#1 Make Observation
What causes Alzheimer’s disease neurologically? This question came to my mind when I was watching the movie ‘The Notebook’ for the fifth time. Unusual for a guy, I love romantic genre movies and I was wondering why Alzheimer causes short and long term memory loss. I also had an interest on the Alzheimer’s disease after watching the movie ‘Rise of the Planet of the Apes’ where the protagonist tries to fix the neurology nerve system to heal his father’s Alzheimer.
#2 Ask Question
What causes Alzheimer’s disease neurologically?
#3 Create possible explanation
I think the core reason of the Alzheimer’s disease lie on the nerve pathway signal transmission. I think the nerve pathway signal transmission system is same as all of the body functional system and as it grows older and older, the functioning of the specific nerve pathway signal transmission for memories weakens and decreases. #4 Making predictions based on this model
If the problem of the Alzheimer’s disease is in the nerve pathway signal transmission, then the Alzheimer’s disease is indeed a neurological problem. If we can find out the way to re-ignite the signal or heal the receiving or sending parts of the neurological nerve signal system, then we will be able to delay the process of the disease or even fix it permanently.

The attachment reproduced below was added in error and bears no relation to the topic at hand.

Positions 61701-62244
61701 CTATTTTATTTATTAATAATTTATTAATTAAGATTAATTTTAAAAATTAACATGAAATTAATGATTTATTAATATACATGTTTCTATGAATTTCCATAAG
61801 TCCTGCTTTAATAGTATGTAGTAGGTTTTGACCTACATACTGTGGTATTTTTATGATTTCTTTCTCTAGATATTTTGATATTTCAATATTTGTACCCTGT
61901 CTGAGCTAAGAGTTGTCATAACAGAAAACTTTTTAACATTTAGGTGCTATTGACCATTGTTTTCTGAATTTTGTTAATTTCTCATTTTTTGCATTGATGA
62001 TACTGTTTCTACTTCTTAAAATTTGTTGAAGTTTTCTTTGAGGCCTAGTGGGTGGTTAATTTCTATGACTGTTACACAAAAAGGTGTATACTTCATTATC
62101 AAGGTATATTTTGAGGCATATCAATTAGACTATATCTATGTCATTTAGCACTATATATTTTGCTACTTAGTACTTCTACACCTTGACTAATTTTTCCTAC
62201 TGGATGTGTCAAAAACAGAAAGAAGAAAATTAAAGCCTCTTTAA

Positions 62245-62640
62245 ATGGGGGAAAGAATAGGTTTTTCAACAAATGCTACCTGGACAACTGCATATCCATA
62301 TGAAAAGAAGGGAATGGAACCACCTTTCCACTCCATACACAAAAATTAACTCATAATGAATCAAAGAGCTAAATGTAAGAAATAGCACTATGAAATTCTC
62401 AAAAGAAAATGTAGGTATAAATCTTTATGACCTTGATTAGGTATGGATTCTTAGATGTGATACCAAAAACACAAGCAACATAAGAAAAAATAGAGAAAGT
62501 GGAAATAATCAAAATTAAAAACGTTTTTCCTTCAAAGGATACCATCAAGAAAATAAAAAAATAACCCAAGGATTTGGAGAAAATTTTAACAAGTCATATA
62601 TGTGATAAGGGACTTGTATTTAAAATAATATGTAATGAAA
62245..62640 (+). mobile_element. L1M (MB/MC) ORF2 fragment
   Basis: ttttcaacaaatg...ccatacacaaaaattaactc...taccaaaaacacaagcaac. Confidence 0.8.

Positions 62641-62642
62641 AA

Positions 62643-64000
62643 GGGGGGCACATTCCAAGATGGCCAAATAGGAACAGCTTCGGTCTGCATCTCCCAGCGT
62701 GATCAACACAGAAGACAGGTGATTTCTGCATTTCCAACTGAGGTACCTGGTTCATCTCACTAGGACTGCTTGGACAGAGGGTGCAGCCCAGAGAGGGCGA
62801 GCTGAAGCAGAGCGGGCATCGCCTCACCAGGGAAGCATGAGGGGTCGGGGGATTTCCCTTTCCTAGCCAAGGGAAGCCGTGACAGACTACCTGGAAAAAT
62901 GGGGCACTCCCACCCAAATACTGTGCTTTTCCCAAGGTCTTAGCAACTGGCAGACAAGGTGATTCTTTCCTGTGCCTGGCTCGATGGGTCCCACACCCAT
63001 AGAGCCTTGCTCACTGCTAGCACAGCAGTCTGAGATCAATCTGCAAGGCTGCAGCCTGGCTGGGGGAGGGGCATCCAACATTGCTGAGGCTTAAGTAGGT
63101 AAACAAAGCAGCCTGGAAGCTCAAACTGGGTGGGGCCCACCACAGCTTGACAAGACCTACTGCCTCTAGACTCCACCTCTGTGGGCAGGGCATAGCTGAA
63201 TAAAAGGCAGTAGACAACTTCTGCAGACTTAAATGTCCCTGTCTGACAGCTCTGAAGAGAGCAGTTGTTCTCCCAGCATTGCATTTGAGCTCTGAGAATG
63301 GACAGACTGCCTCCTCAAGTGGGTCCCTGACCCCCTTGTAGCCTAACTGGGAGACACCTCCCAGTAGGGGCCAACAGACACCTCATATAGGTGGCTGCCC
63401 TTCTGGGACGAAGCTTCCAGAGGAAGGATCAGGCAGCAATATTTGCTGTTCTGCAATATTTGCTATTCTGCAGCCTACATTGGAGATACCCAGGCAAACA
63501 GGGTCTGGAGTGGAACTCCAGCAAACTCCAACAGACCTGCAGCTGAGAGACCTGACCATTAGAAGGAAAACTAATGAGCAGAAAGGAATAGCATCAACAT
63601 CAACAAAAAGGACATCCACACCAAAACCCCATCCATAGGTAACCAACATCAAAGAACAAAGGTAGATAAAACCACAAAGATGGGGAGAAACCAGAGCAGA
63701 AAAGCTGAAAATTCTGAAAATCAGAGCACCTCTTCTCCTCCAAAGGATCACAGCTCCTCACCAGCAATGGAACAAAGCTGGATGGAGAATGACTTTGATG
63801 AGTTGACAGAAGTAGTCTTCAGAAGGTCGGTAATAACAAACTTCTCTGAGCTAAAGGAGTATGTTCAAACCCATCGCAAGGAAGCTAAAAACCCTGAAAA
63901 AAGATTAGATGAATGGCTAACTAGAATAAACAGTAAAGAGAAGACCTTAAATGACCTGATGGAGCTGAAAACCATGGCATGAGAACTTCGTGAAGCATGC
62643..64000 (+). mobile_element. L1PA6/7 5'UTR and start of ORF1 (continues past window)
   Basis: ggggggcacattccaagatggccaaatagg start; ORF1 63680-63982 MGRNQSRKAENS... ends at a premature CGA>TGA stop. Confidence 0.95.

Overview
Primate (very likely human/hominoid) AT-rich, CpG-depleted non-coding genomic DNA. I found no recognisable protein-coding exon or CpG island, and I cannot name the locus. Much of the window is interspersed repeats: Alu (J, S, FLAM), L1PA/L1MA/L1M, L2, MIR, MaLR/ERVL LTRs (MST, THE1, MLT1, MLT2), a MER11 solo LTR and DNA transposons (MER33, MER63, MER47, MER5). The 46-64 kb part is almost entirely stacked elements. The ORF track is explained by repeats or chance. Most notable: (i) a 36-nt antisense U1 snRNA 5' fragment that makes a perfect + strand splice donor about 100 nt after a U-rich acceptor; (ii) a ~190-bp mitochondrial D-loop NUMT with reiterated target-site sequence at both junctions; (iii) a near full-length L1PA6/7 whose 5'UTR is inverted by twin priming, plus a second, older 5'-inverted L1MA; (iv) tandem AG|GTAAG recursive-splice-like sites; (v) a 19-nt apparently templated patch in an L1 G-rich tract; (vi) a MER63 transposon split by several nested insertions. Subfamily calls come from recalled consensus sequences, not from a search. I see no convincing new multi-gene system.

#5 Test with controls
I do not know the system of the central neurological nerve system of the human nor the treatment of the Alzheimer’s disease. However, to find out numerous people with and without the disease should complete the cause of the Alzheimer’s disease. Run a MRI test on brain of the participants and compare the MRI results with the people with and without the Alzheimer’s disease. If it shows some difference showing the weakening or decreasing of the nerve pathway signal transmission then we can conclude that the neurological nerve pathway signal transmission is the cause of the Alzheimer’s disease. However, we can’t be sure that that is the only causes of the Alzheimer’s disease so we will have to create more experiments.